Last week, I shared a preamble on my plans to build a network of collaboration practitioners. Given the high-level nature of my post, I was surprised by the reaction and strong interest, especially on LinkedIn . I think it spoke to two things. First, despite all of our connectedness on social media, people crave deeper community. Second, it’s easy to be enthused about something when it’s described in a high-level, hand-wavy way. In this and subsequent posts, I’m going to try to get less hand-wavy by sharing actual experiences. I want to start by sharing my first “formal” experience building a network over 20 years ago.
In 1998, I made the difficult decision to leave the only full-time job I had ever known (and, to this day, the only time I’ve ever worked for someone else). I loved my boss and my team, and I liked the work, but I didn’t love it. I wanted to do something that I loved.
The problem was that I had no idea what that was. Or at least I had no idea how to get paid doing it. My default solution was to start my own company, which was one of the reasons I had moved to the Bay Area in the first place. But I didn’t have an idea that felt compelling. I decided to give myself a year to figure it out, marking the date when I would give notice in my calendar.
One of the things I love about the Bay Area is that it’s a physically small space where lots of interesting people live, which means that serendipitous collisions are common. This structure complements Silicon Valley culture, where people really value relationships. This culture manifests in a wonderful and a not-so-wonderful way. On one side of the spectrum, there is this wonderful openness, where people are willing to grab coffee with just about anyone — even “competitors” — to talk excitedly about their work and passions. On the other side, there are a plethora of networking events largely attended by drive-by networkers — people who treat relationships as a kind of game where they try to spread and collect as many business cards as possible.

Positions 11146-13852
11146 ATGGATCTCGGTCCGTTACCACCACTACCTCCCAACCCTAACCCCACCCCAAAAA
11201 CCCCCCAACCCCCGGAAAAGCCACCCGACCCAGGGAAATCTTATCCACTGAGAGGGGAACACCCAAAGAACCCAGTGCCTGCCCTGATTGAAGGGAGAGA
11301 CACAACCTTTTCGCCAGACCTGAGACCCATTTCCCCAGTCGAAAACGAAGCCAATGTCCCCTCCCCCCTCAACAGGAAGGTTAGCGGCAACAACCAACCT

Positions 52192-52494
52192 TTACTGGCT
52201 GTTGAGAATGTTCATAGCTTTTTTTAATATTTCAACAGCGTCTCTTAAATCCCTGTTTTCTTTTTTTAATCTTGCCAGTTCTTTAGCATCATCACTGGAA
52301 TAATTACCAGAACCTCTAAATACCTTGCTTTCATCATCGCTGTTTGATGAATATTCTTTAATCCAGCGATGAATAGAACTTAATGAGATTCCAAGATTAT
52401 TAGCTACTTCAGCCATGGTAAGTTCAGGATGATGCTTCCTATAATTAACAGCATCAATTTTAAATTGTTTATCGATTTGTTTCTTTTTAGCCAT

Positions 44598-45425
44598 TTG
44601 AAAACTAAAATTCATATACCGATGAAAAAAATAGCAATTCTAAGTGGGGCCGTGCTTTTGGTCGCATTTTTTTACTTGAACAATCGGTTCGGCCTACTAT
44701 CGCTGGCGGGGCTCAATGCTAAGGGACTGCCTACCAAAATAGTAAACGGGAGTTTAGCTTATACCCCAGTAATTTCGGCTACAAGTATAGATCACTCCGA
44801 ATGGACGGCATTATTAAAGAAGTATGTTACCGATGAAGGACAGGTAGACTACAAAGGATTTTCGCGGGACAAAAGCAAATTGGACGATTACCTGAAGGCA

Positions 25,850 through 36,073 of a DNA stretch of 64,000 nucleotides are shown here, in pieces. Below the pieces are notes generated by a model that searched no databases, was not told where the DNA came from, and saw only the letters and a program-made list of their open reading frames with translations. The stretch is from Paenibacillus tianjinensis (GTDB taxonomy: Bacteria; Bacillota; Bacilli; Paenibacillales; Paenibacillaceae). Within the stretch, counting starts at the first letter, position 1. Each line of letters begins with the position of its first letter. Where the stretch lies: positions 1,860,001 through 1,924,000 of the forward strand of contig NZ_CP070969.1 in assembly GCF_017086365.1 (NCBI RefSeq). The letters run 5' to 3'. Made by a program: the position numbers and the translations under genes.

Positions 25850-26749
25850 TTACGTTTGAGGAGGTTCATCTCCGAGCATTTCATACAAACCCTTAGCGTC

I figured that a simple next step in my quest to figure out what to do with my life would be to go to some of these networking meetings. However, the thought repelled me. I wanted to spend quality time meeting interesting people doing interesting things. Going to a networking meeting felt like a painful and inefficient way to do this.
Then I had an epiphany. I was lucky enough to already be friends with some interesting people doing interesting things. Rather than try to meet new people, I decided to make up an excuse to hang out with the people I already knew (and liked). I invited a few friends to my apartment to eat pizza and “help me figure out what to do with my life.” We didn’t solve my problem that night, but I learned a lot about their work and hopes and dreams, I got a lot of encouragement, and I had a good time. In retrospect, it was an obvious thing to do, but I had never thought of doing it before, and I was hungry to do it more.
I decided to expand my invitation list to about eight people and do these dinners monthly. I wanted to keep the gatherings intimate, but I also wanted to open up the group to others. I decided to do two things to address this tension.
First, we decided to call the group, “pre-ipo,” a nod to our shared interest in startups.
Second, I established two ground rules. The first was, “shameless self-exploitation.” My reasons for forming this group were completely selfish. I wanted to figure out what I was going to do next, and I wanted to hang out with fun, interesting people in the process. I wanted to be clear about my own selfish intentions, but I also wanted others to be similarly selfish. This first ground rule made it clear that it was not only acceptable to want to get something out of participating, it was required.